[Milton-L] Marvell's Milton?

Brendan M. Prawdzik bprawdzi at cbu.edu
Fri Feb 21 09:47:53 EST 2014


Dear all,


I'm wondering how some of you might venture to answer at least one the following questions:  What do you think was the relationship between Marvell's political and theological beliefs during the late 1660s and early 1670s?  How might we characterize the social relationship between these two men at this time?


It seems clear to me that Marvell's Restoration prose continually targets theological controversy itself, based on a) the acrimony and hostility that drives and had driven, with tragic consequences, Christians apart; that among his projects is the disentangling of polemic, with its thorns and erring, gadding vines

, from a purer, more straightforward (and more pre-Nicene) form of Christianity; and based on b) that these controversies cause sustained eruptions over metaphysical questions beyond the reach of a fallen human understanding alienated from truths behind divine mysteries.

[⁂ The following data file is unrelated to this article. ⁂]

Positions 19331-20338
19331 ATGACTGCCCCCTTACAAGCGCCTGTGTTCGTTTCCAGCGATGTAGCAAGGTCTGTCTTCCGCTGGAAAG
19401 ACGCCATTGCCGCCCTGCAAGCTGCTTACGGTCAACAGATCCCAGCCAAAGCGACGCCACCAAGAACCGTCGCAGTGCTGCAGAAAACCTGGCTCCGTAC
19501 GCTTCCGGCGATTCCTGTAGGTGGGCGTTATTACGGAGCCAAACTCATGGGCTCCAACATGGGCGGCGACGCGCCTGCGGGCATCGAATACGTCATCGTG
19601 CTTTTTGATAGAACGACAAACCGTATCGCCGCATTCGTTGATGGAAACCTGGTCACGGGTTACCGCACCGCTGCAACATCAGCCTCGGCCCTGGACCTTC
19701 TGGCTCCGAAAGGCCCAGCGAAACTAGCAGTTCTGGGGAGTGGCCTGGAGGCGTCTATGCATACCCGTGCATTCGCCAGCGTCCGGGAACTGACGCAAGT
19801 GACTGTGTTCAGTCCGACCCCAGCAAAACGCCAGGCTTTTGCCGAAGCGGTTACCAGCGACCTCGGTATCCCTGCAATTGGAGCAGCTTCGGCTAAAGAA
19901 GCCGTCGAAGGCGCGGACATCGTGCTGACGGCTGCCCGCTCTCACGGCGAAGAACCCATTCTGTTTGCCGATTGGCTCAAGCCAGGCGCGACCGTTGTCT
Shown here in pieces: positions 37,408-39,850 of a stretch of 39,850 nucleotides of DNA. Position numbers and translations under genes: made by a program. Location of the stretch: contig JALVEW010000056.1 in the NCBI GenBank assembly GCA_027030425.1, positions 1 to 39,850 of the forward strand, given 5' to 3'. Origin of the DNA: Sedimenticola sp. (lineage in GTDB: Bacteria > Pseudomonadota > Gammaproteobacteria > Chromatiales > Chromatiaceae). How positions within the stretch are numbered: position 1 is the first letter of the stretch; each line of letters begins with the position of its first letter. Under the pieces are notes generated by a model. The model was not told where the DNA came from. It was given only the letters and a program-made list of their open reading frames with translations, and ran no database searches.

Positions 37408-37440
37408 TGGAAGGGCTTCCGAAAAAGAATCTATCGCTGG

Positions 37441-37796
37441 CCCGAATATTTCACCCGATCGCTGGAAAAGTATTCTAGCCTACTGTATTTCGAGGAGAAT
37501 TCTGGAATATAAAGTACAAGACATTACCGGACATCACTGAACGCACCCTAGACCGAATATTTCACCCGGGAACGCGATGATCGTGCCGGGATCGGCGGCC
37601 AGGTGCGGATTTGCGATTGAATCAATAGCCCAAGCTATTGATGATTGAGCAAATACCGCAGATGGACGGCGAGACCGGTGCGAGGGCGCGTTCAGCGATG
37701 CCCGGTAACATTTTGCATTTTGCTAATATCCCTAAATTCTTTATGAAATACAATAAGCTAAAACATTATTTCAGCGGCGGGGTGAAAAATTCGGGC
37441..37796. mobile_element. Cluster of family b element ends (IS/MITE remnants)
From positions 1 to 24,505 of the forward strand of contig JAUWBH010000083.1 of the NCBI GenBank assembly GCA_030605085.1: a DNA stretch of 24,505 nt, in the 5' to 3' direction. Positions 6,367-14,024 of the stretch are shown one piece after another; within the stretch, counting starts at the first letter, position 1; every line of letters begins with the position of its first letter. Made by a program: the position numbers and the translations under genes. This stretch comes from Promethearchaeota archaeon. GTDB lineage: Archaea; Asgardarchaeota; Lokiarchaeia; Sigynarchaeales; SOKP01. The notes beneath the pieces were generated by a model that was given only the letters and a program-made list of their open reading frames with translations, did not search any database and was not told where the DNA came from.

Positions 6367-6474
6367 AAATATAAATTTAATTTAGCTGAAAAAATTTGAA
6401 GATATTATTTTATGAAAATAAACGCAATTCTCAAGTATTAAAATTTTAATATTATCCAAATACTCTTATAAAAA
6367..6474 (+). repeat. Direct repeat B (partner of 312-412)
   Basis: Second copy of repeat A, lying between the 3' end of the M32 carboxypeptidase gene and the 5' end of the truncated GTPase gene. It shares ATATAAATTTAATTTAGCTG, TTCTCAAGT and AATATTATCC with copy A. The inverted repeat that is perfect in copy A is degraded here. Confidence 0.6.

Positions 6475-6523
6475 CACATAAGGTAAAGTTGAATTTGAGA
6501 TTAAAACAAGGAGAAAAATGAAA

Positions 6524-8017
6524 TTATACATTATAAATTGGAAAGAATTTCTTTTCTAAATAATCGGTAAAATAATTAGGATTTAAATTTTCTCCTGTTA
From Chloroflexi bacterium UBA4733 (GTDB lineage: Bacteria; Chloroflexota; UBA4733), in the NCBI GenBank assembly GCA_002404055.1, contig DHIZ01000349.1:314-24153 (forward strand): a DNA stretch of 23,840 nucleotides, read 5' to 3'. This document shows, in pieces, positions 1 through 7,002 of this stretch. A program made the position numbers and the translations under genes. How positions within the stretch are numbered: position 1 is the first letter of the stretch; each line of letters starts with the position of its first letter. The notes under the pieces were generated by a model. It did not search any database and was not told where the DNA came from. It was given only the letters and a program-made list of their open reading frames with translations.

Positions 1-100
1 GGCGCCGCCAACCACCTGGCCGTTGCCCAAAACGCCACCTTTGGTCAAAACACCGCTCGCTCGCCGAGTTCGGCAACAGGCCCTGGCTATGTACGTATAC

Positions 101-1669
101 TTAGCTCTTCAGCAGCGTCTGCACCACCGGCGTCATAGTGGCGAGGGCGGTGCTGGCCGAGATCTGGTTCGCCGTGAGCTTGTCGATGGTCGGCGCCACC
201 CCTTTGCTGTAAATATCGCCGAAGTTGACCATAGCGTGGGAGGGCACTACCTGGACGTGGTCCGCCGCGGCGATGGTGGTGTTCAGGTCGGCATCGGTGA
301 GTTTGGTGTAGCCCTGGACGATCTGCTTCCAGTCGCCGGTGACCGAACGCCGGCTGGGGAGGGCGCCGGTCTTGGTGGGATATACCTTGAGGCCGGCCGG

These views would have had consequences for Marvell's relation to Milton; they raise the question of whether this brilliant younger man to some degree tutored the older master, thus reversing a dynamic of influence that we might see in the 1640s and 50s.


After all, in the Rehearsall Transpros'd (1672) Marvell undeniably looks to Milton's polemics, especially the Animadversions and Apology, and reconstitutes them according to the ideology expressed in my second paragraph.


I think that we also see constructive admonishment/criticism in "On Paradise Lost."


I wonder if this (putatively) evolved relationship with Marvell influenced what I see as the corrective function of Samson Agonistes, which I read as marking a distinct shift from the Milton of the 1640s and early 50s, when his rhetoric was at its hottest and when his gradually dying Millenarianism was yet at its strongest, and when we confront Milton's efforts to legitimate violence (esp. the regicide) that we know to stem from a type of arbitrary government disregarding law.


These are all aspects that the maturer Marvell would have criticized; indeed, that he implicitly rejects while borrowing from the controversial Milton, such borrowings appearing in each of his Restoration prose tracts.


Your thoughts?


Regards,


Brendan

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